It seems that three months after Spain’s decision to ban runway models at Madrid’s Fashion Week who did not reach a “healthy” body fat percentage, the Council of Fashion Designers is addressing the health of models. That’s all well and good, anorexia is a serious problem and needs to be addressed, but nothing in the fashion industry will change. And it’s not entirely the “fault” of fashion designers; much of the blame resides with us, fashion consumers.
Although the average size of women in the US is a size 12, most clothing is still designed to be shown on a size 2 or even a size 0 model. Why? As a designer, on the runway, you want the clothes to be the focus of the show, not the model – and clothes on a straight, size 0 model look as if they’re basically hanging from a clotheshanger. There are no hips, butts, or breasts to get in the way of how the clothes drape on the body; the model is basically a walking dress form.
And we like it that way. Fashion for many women is fantasy – we love to envision ourselves in beautiful pieces we see on the runway, but most of all, we love to envision that we can look like the models in our clothes. Then we run out and buy a size 10 version of a runway piece and it looks horrible because designers don’t design for size 10’s – they design for size 2’s and then just add fabric/inches to the pattern to reach a size 10, which doesn’t translate well, but that is a rant for another day.
Back to the runway and anorexic models. Granted, there are some models who are actually suffering from anorexia, and they should receive help and the designers/agency’s who use them should be ashamed for promoting such behavior…because that is exactly what they’re doing. On the other hand, most models are naturally tall and skinny, and many of them are still pre-teens and thus naturally smaller.
But until we, as women, come to love our bodies, no matter the size or shape, designers and magazines will contiue to use women who do not look like the majority of women ON THE PLANET. Witness the failure and/or relative unpopularity of plus-sized women’s magazines compared to Vogue or Bazaar – we don’t want to see women who look like us in magazines. Why? becuase it FORCES us to see ourselves for how we really look, and sadly, dealing with that head-on is one of the most difficult things we as women will ever do. I know. I’ve done it.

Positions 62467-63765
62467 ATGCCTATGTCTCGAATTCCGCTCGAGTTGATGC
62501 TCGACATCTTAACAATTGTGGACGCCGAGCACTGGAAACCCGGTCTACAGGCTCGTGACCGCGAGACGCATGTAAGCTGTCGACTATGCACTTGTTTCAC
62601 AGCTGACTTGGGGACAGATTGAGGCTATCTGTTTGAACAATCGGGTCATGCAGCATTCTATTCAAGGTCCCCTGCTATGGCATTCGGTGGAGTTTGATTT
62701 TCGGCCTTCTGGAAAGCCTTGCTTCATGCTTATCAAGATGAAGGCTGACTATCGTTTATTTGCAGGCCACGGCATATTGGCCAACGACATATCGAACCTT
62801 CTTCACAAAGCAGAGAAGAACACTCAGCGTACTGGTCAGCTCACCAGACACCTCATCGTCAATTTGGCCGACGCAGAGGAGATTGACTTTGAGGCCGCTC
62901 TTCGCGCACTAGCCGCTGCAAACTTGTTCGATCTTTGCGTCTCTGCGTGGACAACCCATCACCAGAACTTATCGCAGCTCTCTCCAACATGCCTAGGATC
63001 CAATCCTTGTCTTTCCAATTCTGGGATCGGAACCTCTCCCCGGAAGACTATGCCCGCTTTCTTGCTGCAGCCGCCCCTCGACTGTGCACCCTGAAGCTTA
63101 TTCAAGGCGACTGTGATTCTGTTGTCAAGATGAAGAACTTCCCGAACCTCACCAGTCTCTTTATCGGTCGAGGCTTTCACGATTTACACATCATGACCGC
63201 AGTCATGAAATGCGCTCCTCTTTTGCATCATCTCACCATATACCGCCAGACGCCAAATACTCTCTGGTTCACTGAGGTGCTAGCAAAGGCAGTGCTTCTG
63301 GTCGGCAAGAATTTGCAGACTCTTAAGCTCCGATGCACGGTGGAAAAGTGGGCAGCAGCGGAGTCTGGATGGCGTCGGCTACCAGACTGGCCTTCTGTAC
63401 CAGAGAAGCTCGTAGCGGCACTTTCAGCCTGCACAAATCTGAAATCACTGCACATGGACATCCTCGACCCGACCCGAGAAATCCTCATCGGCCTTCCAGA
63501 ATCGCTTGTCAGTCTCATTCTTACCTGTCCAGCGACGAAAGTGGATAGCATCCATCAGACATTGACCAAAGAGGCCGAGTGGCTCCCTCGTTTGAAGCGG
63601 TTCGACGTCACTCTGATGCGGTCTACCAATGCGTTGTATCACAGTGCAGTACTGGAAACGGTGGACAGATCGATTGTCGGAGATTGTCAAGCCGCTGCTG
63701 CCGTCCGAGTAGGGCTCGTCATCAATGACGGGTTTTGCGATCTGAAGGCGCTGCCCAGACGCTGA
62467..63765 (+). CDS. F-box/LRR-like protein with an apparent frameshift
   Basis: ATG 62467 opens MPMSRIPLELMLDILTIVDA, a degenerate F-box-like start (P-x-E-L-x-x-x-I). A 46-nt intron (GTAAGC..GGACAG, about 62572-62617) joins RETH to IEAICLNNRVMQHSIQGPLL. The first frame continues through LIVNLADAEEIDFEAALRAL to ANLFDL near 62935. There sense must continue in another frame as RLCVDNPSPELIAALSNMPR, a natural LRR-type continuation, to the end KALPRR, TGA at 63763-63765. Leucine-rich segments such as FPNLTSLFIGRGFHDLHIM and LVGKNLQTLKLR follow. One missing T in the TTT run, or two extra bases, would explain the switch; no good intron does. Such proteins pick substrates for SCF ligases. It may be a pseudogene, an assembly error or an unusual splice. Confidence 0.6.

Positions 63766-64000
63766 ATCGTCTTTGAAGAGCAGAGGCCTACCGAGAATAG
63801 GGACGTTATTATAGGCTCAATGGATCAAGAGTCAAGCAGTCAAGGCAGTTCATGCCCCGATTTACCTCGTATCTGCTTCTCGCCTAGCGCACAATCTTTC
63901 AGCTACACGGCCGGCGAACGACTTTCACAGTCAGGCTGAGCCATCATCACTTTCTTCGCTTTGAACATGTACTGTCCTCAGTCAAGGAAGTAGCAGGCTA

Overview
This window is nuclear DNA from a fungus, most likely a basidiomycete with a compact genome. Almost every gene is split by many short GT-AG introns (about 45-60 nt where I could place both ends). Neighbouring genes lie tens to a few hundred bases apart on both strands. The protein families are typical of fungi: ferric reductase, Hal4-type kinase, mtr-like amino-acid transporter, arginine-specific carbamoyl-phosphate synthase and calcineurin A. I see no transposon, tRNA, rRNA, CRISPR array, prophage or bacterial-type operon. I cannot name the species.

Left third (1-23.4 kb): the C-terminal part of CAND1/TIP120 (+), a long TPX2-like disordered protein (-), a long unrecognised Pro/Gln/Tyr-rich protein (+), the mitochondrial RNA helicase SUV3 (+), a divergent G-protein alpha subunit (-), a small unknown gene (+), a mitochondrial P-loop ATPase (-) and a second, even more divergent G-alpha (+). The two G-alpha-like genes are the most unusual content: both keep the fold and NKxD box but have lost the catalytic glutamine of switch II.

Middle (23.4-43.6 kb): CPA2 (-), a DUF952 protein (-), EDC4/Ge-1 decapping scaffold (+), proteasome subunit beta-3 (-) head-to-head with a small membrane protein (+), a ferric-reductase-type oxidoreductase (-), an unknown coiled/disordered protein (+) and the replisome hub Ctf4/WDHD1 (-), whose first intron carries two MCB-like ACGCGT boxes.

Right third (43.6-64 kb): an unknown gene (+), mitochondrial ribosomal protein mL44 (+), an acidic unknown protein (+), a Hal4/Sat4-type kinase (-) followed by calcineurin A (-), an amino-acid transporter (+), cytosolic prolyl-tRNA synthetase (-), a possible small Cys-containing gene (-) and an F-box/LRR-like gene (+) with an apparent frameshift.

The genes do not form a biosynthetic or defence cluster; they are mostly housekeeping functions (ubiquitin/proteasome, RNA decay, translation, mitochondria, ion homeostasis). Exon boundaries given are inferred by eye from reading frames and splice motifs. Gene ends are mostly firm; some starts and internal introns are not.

So, the fashion industry will not change because it is by-and-large driven by the consumer habits of women around the world, and it’s a fact that most women (at least in the US) find it more desirable to be STUPID than to be even a little overweight – even though many of these very women ARE overweight (and arguably, stupid) according to size guidelines. How stupid is it that large retail chains engage in vanity sizing – where an actual size 12 pair of pants are labeled size 10, or even 8, so women feel better about themselves (they’re a smaller size). Don’t get me wrong, I’m not saying that the retail chains are stupid for engaging in that, I’m saying that women are stupid for falling for it! Why do you think retail chains started doing that? There was never an industry more consumed by focus groups…
I hate it. I hate that most women hate their bodies so much they refuse to get dressed and leave the house (I’ve been there). I hate that many women find fashion and style frivolous and don’t take the time to dress to flatter their bodies AS THEY ARE RIGHT NOW – and instead are always focused on losing weight and changing their bodies. It takes too much energy that could be devoted to other things – mostly just being happy.
But as with other industries in a capitalist society, the fashion industry is driven by demand, and will not change until we DEMAND it to change. As well it should be.